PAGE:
To misquote Sarah Palin’s smash 2008 GOP convention speech, being a governor is kinda like being a Fox News personality, except you have actual responsibilities. Palin famously quit her office as governor to do things she couldn’t or didn’t want to really articulate. In the end turns out she wanted to be a media person, to go on book tours and host TV shows. It also turns out she wasn’t any good at conservative governance: she left her beloved Alaska and its future generations saddled with developing-world level debt.
According to a New York Times report on states finances, Alaska leads the way in its debt-to-GDP ratio when its unfunded pension obligations are taken into account. Although Alaska’s ratio is far lower than the debt of crumbling Greece, which was juked by Goldman Sachs, Alaska’s ratio matches Jordan’s. Palin’s Alaska enjoys a higher debt-to-GDP ratio than Ghana, Cote d’Ivoire, India, the Philippines and Uruguay.
States like Alaska will face a reckoning.
California, New York and other states are showing many of the same signs of debt overload that recently took Greece to the brink — budgets that will not balance, accounting that masks debt, the use of derivatives to plug holes, and armies of retired public workers who are counting on benefits that are proving harder and harder to pay.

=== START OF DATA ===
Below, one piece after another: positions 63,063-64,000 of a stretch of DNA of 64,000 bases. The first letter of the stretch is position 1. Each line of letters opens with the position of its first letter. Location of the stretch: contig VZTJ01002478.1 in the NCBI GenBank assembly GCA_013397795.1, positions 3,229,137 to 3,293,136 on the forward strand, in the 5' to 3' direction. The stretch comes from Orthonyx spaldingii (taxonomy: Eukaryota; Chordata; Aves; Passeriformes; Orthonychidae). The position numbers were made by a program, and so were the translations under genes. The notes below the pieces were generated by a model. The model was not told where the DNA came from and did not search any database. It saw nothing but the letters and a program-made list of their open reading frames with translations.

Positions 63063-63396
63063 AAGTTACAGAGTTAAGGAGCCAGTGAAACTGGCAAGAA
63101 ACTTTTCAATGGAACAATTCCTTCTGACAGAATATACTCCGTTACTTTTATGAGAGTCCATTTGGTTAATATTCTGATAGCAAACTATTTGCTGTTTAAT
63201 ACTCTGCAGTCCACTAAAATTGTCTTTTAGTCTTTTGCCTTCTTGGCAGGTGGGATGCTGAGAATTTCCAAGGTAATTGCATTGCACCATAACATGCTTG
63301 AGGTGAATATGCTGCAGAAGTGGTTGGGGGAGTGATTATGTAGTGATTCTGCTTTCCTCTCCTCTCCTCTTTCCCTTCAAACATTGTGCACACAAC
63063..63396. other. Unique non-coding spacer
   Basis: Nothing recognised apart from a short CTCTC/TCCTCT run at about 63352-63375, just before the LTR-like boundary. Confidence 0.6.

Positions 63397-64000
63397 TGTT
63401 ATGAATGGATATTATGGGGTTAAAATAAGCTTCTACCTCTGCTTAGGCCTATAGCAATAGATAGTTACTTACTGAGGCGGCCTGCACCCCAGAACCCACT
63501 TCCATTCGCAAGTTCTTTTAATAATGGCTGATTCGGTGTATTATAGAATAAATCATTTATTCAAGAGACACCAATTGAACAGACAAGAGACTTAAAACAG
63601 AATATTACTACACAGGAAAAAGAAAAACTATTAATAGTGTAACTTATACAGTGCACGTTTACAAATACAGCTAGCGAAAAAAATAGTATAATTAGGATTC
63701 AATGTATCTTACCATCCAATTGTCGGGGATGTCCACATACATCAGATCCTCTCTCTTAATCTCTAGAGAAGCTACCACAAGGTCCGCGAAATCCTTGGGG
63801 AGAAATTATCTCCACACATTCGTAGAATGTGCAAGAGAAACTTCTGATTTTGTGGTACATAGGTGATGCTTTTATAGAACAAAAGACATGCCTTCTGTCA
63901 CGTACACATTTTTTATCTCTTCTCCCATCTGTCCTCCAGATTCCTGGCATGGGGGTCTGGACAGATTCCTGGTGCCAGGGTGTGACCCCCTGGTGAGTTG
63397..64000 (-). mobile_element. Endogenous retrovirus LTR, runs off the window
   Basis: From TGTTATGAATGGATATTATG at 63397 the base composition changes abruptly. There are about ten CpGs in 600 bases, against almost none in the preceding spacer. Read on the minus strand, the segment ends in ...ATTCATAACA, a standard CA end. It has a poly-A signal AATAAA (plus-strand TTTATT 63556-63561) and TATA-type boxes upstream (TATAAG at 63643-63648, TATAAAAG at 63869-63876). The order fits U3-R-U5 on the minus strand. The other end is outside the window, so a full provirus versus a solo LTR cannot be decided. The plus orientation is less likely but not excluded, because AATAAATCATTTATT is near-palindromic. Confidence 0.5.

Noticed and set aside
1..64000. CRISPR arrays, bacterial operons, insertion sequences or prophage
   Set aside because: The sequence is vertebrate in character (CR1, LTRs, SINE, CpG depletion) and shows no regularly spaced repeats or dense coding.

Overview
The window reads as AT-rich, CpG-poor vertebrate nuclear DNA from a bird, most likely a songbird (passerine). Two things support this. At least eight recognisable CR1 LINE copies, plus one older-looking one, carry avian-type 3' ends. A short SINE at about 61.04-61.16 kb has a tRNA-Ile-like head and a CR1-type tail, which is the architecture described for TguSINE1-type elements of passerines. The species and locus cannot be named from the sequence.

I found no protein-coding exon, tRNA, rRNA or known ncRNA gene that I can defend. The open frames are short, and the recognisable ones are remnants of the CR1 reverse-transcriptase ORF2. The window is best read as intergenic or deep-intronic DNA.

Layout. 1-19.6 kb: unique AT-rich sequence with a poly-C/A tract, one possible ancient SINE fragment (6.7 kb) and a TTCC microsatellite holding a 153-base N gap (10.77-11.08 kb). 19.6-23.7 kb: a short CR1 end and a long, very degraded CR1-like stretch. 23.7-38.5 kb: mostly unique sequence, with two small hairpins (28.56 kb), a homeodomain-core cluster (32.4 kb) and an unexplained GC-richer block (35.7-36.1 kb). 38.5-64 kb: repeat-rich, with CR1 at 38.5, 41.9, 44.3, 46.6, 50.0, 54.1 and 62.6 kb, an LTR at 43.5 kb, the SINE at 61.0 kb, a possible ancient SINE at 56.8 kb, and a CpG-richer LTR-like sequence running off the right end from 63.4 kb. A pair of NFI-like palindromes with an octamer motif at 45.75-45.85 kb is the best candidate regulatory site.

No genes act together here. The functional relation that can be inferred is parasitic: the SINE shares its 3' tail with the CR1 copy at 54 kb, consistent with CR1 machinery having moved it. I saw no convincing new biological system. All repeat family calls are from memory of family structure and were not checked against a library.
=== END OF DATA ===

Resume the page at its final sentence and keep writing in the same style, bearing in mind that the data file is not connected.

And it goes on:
Colorado like New Hampshire has used program-specific pots of state money to plug holes in their general treasuries; Connecticut wrote its own accounting rules; Hawaii reduced the length of its school week; and California made its businesses pay their 2010 taxes earlier to make the budget appear more balanced than it is. All of the states are camouflaging debts by not releasing how much state employee pension funds owe or how far behind contributions to pension funds are lagging.
Palin’s “Real American Stories” debuts Thursday on Fox. The premiere episode will feature LL Cool J, Toby Keith, GE CEO Jack Welch and a Marine Medal of Honor recipient.
A man named Sean Parnell is now governor of Alaska.
Hat tip to Megan Carpentier.